UARS Re-Entry Overview

    Final Update: NASA's UARS Re-enters Earth's Atmosphere

    NASA’s decommissioned Upper Atmosphere Research Satellite fell back to Earth at 12 a.m. EDT (0400 GMT), as Friday, Sept. 23, turned to Saturday, Sept. 24 on the United States east coast. The Joint Space Operations Center at Vandenberg Air Force Base in California has determined the satellite entered the atmosphere over the Pacific Ocean at 14.1 degrees south latitude and 189.8 degrees east longitude (170.2 west longitude). This location is over a broad, remote ocean area in the Southern Hemisphere, far from any major land mass. The debris field is located between 300 miles and 800 miles downrange, or generally northeast of the re-entry point. NASA is not aware of any possible debris sightings from this geographic area.

    This is your source for official information on the re-entry of UARS. All information posted here has been verified with a government or law enforcement agency. This is NASA's final status report on the re-entry of UARS.

    UARS re-entry map. Credit: NASAThis map shows the ground track for UARS beginning in the Indian Ocean off the coast of Africa at 0330 GMT and ending at atmospheric interface over the Pacific Ocean at 0400 GMT.

    Six years after the end of its productive scientific life, UARS broke into pieces during re-entry, and most of it up burned in the atmosphere. Twenty-six satellite components, weighing a total of about 1,200 pounds, could have survived the fiery re-entry and reach the surface of Earth.

    Nick Johnson, NASA's chief scientist for orbital debris, discusses the re-entry:


    The Operations Center for JFCC-Space, the Joint Functional Component Command at Vandenberg Air Force Base, Calif., which works around the clock detecting, identifying and tracking all man-made objects in Earth orbit, tracked the movements of UARS through the satellite’s final orbits and provided confirmation of re-entry.

    "We extend our appreciation to the Joint Space Operations Center for monitoring UARS not only this past week but also throughout its entire 20 years on orbit," said Nick Johnson, NASA’s chief scientist for orbital debris, at NASA's Johnson Space Center in Houston. "This was not an easy re-entry to predict because of the natural forces acting on the satellite as its orbit decayed. Space-faring nations around the world also were monitoring the satellite’s descent in the last two hours and all the predictions were well within the range estimated by JSpOC."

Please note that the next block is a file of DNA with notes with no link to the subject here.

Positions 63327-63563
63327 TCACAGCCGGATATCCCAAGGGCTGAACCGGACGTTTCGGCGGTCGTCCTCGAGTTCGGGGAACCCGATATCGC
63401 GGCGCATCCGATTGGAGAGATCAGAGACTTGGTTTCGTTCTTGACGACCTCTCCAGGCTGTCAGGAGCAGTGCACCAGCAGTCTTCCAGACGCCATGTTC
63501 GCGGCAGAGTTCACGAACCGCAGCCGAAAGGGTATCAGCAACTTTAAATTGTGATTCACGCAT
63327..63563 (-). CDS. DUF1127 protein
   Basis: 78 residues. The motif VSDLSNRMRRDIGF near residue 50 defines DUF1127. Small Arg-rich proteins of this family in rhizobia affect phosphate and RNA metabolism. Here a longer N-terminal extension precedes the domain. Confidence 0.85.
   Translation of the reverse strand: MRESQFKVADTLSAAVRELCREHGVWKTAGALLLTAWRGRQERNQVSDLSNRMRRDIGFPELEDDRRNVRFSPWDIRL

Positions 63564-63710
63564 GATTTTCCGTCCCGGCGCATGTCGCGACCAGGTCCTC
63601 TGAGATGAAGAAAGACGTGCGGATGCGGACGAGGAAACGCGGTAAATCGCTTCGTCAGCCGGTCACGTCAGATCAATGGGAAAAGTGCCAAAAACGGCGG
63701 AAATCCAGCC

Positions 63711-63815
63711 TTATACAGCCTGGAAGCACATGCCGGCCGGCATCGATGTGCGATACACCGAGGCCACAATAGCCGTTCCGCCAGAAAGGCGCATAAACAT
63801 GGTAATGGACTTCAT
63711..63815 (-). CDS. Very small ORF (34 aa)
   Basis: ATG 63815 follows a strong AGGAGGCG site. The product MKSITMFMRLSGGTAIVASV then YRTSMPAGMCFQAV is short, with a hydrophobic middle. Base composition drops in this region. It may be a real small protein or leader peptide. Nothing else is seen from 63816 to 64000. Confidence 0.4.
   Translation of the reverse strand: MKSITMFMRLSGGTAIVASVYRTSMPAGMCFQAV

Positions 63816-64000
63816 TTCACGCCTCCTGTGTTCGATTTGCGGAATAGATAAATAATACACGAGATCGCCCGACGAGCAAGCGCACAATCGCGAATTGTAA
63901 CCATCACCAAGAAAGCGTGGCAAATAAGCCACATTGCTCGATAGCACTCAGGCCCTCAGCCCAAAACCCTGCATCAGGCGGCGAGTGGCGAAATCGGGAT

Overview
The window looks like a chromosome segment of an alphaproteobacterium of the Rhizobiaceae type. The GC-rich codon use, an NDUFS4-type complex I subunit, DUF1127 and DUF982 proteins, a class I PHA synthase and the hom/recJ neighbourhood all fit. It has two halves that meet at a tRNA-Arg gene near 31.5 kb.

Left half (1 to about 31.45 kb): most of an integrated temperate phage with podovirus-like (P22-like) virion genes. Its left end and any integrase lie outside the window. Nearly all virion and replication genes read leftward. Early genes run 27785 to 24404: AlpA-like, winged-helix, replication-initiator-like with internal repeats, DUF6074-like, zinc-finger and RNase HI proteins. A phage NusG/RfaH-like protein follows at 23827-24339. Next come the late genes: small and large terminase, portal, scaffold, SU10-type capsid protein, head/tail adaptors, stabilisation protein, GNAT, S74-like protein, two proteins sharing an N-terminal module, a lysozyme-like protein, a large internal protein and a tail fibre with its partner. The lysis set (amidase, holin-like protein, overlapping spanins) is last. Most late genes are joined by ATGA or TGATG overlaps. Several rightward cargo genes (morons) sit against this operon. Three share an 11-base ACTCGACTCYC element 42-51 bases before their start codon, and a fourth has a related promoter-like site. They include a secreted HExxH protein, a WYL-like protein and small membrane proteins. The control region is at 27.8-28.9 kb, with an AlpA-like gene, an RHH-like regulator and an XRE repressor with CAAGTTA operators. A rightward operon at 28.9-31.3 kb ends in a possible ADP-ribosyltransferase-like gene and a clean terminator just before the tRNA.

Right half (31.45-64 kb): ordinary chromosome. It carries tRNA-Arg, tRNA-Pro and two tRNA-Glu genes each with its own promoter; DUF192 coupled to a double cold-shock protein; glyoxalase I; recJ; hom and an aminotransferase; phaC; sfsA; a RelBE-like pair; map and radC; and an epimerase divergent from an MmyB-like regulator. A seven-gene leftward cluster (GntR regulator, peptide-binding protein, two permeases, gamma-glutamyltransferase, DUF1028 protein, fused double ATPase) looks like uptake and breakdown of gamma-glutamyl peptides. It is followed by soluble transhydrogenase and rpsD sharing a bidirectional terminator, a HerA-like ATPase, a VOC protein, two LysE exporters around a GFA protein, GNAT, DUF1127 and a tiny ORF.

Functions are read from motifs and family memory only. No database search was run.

UARS was launched Sept. 12, 1991, aboard space shuttle mission STS-48 and deployed on Sept. 15, 1991. It was the first multi-instrumented satellite to observe numerous chemical components of the atmosphere for better understanding of photochemistry. UARS data marked the beginning of many long-term records for key chemicals in the atmosphere. The satellite also provided key data on the amount of light that comes from the sun at ultraviolet and visible wavelengths. UARS ceased its scientific life in 2005.

    Additional resources:

    › NASA News Release, Sept. 24, 2011
    › Re-Entry and Risk Assessment (498 KB PDF)
    › Frequently Asked Questions: Orbital Debris

    If you find something you think may be a piece of UARS, do not touch it. Contact a local law enforcement official for assistance.

UARS Science Accomplishments

    NASA's UARS satellite, launched in 1991 from the Space Shuttle, was the first multi-instrumented satellite to observe numerous chemical constituents of the atmosphere with a goal of better understanding atmospheric photochemistry and transport.

    › UARS Science Accomplishments
> UARS Legacy Website

Features

  • artist concept of uars

    Solar Activity Can Affect Re-Entry of UARS Satellite

    It isn't easy to predict when a satellite like UARS will re-enter Earth's atmosphere, since the space it travels through changes density over time due to incoming particles and radiation energy from activity on the sun.

xmlns:xsl='http://www.w3.org/1999/XSL/Transform'">

UARS Image